on one-to-one basis. The actual game is stored, executed, and rendered on
the remote computer station and the video results are streamed directly to
a consumer's computer over the internet. P2P cloudless gaming allows
closing latency gap: remote computer could be located within one internet
provider. Network protocol in P2P cloud gaming smartly chooses the best fit
between remote computer and consumer's device.


Fallout 76 is the earliest game in the fictional Fallout timeline. It takes
place 25 years after the "Great War" that killed most of the world, decades
before the events of 1997's Fallout. While a lot of its systems and
stylistic flourishes are reminiscent of developer Bethesda's past 3D
Fallout games, 76 feels almost like a stripped-down reboot. The dialogue
trees have been scrapped. The karma meter is gone. No faction wars. No
non-player characters walking around. No robot detectives, no friendly
feral ghouls, no fancy cocktail parties from which to sit and watch the
world burn. There's just you, ttying to build a refuge in the woods where
you can store all of the junk you pick up as you explore an overwhelmingly
vast stretch of irradiated West Virginia. Play long enough, and you can
launch a nuclear bomb of your own.

You play as a character, man or woman, who made it into a protective vault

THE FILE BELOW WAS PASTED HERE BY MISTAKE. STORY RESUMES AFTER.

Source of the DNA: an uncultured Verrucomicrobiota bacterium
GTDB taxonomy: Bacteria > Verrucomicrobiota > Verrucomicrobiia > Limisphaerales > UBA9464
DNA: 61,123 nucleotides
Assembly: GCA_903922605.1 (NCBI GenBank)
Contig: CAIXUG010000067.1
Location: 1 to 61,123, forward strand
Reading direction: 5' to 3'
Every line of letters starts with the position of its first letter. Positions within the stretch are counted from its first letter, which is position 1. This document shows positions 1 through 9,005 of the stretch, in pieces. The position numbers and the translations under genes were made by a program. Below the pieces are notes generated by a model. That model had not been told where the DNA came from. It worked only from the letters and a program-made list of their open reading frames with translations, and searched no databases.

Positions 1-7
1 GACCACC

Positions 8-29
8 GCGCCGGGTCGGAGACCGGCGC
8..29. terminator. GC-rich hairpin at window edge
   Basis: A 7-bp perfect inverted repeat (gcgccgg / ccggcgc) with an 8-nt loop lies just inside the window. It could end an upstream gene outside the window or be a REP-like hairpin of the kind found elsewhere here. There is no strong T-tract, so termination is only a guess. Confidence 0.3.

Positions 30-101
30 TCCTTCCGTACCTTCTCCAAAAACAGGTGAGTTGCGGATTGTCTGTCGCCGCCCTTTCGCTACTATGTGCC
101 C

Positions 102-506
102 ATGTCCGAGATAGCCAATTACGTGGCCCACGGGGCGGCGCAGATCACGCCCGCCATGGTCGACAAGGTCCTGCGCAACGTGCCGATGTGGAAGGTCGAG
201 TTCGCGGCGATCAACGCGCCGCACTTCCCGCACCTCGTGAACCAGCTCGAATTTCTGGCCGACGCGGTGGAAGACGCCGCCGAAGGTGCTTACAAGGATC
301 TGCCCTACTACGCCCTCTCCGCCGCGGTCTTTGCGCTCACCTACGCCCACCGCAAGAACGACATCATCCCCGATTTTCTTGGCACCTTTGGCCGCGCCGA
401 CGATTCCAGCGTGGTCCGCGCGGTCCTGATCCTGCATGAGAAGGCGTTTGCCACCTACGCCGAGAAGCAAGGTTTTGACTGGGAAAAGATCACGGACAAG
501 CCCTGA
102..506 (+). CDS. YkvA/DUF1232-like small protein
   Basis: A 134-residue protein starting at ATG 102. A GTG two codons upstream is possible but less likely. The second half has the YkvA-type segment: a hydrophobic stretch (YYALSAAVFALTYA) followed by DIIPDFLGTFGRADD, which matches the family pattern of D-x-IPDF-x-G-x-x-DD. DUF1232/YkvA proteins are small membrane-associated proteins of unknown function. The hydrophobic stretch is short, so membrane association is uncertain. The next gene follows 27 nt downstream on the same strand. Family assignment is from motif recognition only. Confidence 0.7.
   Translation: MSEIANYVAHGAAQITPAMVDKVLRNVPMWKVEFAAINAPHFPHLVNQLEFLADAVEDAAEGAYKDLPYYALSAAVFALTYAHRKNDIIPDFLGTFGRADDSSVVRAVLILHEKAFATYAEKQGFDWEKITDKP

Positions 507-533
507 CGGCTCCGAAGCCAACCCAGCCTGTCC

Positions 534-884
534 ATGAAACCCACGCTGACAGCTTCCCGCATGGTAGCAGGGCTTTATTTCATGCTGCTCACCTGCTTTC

just before the bombs dropped. It's now 2102 and your vault, Vault 76, has
just opened. Its inhabitants have been unfrozen and released to explore
and reclaim Appalachia, but you quickly discover that the surrounding areas
have been overrun by zombie-like creatures called the Scorched. The game's
main story, such as it is, has you retrace the footsteps of Vault 76's
commanding officer to find out more about the Scorch plague, whether it can
be stopped, and how to take control of the region's remaining nuclear
missiles. What follows is a loose confederation of fetch quests, crafting
missions, and protracted, glitchy shootouts that you cna play alone or with
other people.

Some of these individual chapters can be heartbreaking on their own, but
feel anticlimactic and wearingly obligatory when taken as a whole. I
sometimes excavated interesting backstories about West Virginians' lives
before the war and how they struggled to adapt to their new reality: say,
a cook rediscovering his faith after the apocalypse, or a raider thinking
about overdosing rather than resorting to cannibalism in order to survive.
Your vault's commander, who in the Fallout-verse is known as the Overseer,
is a fascinating figure. She's expertly voiced by actor Adrienne Barbeau,
and comes across as a leader full of compassion but also hubris. She
spends many audio logs intimately chronicling of her life before the
Vault. I would have liked to have meet her. Unfortunately, like everyone
else who once occupied Fallout 76's Mountain State, I never got the chance.
Despite that, the conclusion of the Overseer's quest line is one of Fallout
76's rare narrative payoffs, at least in theory. Too bad the game glitched
out on me during what was supposed to be the climax.

No lines are longer than 80 characters, TYVM. Other specified properties aren't being scored automatically at this time so this is not necessarily good news...